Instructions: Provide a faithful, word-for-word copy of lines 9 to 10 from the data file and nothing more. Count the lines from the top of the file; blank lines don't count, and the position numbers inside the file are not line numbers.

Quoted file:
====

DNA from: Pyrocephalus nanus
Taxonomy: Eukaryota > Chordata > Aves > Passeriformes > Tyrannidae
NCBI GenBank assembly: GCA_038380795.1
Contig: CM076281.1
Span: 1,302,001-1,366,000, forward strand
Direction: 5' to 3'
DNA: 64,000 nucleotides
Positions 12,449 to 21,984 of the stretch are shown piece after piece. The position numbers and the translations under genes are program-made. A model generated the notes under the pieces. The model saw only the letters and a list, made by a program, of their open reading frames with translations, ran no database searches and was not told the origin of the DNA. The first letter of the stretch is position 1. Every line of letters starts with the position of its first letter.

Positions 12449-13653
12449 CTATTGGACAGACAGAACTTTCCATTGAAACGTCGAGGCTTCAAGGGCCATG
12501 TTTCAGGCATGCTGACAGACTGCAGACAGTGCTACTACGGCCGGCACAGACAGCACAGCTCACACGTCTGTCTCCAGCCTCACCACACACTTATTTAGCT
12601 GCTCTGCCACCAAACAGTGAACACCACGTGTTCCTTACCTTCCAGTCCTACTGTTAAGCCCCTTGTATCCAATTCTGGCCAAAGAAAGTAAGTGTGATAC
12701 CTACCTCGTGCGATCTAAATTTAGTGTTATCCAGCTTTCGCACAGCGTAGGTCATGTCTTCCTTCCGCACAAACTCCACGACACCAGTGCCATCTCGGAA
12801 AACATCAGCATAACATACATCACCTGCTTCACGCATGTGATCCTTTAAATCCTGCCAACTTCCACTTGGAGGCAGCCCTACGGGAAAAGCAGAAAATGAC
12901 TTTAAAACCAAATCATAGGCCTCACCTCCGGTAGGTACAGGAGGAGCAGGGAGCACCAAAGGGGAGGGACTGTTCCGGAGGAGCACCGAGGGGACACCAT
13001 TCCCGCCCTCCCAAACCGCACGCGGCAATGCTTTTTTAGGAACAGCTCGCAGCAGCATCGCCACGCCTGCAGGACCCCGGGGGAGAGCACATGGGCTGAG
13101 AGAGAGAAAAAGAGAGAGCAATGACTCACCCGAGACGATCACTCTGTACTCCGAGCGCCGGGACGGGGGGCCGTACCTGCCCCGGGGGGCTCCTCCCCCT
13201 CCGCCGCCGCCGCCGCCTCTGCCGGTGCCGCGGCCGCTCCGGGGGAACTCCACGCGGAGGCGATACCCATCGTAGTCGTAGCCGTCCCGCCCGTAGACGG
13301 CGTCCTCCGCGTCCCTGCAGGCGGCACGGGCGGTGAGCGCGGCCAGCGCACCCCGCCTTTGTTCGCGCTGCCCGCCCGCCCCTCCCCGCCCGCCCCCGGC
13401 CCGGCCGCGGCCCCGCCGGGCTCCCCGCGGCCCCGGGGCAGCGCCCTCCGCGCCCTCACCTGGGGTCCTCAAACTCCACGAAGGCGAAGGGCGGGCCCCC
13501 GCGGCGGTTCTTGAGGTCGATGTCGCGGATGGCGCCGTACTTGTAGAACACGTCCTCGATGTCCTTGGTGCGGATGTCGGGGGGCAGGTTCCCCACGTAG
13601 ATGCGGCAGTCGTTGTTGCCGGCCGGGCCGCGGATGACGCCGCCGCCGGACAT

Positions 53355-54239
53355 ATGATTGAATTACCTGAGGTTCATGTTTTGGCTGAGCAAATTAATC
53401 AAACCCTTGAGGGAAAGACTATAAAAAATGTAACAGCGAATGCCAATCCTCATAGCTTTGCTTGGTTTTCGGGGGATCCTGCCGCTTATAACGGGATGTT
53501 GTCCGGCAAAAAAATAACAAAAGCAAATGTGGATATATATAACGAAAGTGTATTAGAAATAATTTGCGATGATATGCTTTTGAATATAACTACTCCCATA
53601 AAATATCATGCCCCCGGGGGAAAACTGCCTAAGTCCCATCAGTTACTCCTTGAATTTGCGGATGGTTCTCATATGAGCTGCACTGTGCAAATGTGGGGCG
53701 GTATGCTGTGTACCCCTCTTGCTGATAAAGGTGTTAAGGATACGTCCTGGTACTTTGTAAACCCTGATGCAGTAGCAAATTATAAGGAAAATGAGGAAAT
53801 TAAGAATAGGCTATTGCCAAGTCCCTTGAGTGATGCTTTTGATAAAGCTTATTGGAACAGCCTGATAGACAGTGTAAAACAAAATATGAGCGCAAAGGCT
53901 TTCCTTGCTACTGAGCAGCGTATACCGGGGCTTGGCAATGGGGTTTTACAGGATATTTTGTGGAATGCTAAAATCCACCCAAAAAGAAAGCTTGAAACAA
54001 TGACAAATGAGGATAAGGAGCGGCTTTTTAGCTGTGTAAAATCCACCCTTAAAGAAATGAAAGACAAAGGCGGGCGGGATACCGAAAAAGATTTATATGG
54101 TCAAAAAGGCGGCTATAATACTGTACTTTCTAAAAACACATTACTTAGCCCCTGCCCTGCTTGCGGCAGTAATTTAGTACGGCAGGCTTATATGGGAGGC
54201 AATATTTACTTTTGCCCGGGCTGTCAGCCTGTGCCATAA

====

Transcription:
Positions 12449-13653
12449 CTATTGGACAGACAGAACTTTCCATTGAAACGTCGAGGCTTCAAGGGCCATG